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Growing Onion

Jan F M A M J J A S O N Dec
  S P P                

(Best months for growing Onion in USA - Zone 5a regions)

S = Plant undercover in seed trays P = Sow seed

  • Easy to grow. Grow in seed trays, and plant out in 4-6 weeks. Sow seed at a depth approximately three times the diameter of the seed. Best planted at soil temperatures between 46°F and 86°F. (Show °C/cm)
  • Space plants: 2 - 4 inches apart
  • Harvest in 25-34 weeks. Allow onions to dry before storing.
  • Compatible with (can grow beside): Lemon Balm, Borage, Carrots, Beets, Silverbeet, Lettuce, Amaranth
  • Avoid growing close to: Peas, Beans
  • Red onion
    Red onion
  • Young brown onion
    Young brown onion

Onions come in a range of colours and shapes and sizes. Brown :- strong flavour and pungent. Usually good keepers for storage. White :- milder but still flavoursome. Keep fairly well. Red :- Mild, suitable to use raw in salads and sandwiches. The seedlings should be allowed to gain a bit of strength before planting out - usually 4 to 6 weeks will be enough. When they are big enough to handle, you can plant out. They start off looking like blades of grass.

They don't have to be in a greenhouse (though that would be ideal), any sheltered spot will do. The idea is to guard against rapid changes of temperature, especially at night.

Onions can be bought as young plants (sets or seedlings) from garden shops/nurseries to plant straight into garden beds. Choose your variety according to your climate and the time of year as some onions will grow better in the cooler months .

Onion bulbs should sit on the surface of the soil. Do not cover. They will take six to eight months to mature. Onions are ready when the tops start to dry and fall over. Pull them and leave to dry for a few days. Store in a cool, dry airy place. Use a net bag or make a string by weaving the tops together.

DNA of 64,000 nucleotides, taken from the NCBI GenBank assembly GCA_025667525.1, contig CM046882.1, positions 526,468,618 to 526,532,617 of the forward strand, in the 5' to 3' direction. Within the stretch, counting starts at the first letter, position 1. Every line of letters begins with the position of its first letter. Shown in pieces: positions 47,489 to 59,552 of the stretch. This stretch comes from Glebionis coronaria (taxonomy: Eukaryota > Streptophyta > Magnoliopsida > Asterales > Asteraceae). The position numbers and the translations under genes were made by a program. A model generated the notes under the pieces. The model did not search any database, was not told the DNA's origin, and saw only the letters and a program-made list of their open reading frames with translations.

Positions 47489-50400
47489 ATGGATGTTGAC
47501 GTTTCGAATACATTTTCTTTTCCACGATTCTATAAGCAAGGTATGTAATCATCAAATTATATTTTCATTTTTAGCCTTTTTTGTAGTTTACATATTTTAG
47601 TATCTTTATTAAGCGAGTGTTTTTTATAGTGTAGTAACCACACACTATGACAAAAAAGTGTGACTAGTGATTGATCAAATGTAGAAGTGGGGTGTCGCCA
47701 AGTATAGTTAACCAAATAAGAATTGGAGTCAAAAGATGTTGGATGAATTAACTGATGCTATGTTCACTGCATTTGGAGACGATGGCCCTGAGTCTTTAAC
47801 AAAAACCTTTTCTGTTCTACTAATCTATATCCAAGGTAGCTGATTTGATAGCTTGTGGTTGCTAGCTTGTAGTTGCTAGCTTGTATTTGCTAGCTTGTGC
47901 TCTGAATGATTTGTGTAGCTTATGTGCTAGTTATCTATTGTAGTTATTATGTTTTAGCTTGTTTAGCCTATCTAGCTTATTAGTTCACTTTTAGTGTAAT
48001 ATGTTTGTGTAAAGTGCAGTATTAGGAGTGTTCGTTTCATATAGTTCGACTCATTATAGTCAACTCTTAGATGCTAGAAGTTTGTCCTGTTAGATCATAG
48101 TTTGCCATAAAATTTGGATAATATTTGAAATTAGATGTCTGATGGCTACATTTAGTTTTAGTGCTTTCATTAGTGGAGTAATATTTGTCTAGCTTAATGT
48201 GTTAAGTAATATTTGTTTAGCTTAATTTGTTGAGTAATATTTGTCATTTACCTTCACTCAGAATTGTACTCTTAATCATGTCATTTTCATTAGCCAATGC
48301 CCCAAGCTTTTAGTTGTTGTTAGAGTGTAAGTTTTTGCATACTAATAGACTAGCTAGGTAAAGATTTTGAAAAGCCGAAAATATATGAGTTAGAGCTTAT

Culinary hints - cooking and eating Onion

Brown onions roasted whole with other vegetables are delicious.
Red onions add colour to salads or stir-fry.

Your comments and tips

04 Dec 17, andrew heaps (New Zealand - temperate climate)
hi,my onions have thick stalks just above the onions them selves.is that normal?and if not what is the remedy?
27 Nov 17, John (Australia - temperate climate)
Hello and thanks for your time I would like to grow red onions i live in the wrstarn suburbs of Adelaide when do I plant seed thank you .
01 Dec 17, Mike (Australia - temperate climate)
Read what it says above - it tells you.
14 Nov 17, rob (Australia - temperate climate)
onions are going to seed . Should I pick now or wait till they brown
20 Nov 17, Mike (Australia - cool/mountain climate)
In future pick before they seed or when you first see them starting to seed.
15 Nov 17, Mike (Australia - sub-tropical climate)
Pick them and then leave in the sun for a few days to brown off.
24 Oct 17, Danie (South Africa - Summer rainfall climate)
Why shouldn't onions be planted close to beans and peas?
17 Oct 17, Danie (South Africa - Summer rainfall climate)
Do I have to roll the leaves of the plants to enhance bulb forming at this time before they are harvested to prevent new growth?
04 Oct 17, Vincent Mulenga (South Africa - Summer rainfall climate)
I'm in Zambia can I grow onion rainfall whan should I plant my ?
20 Oct 17, Danie (South Africa - Summer rainfall climate)
I would plant onions (seedlings) in March and harvest in October/November or plant seed in trays during February.
Showing 1 - 10 of 183 comments

Onions like a good soil but do not like too much manure/fertiliser as it will cause soft growth which will be susceptible to fungal problems.

- John

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This planting guide is a general reference intended for home gardeners. We recommend that you take into account your local conditions in making planting decisions. Gardenate is not a farming or commercial advisory service. For specific advice, please contact your local plant suppliers, gardening groups, or agricultural department. The information on this site is presented in good faith, but we take no responsibility as to the accuracy of the information provided.
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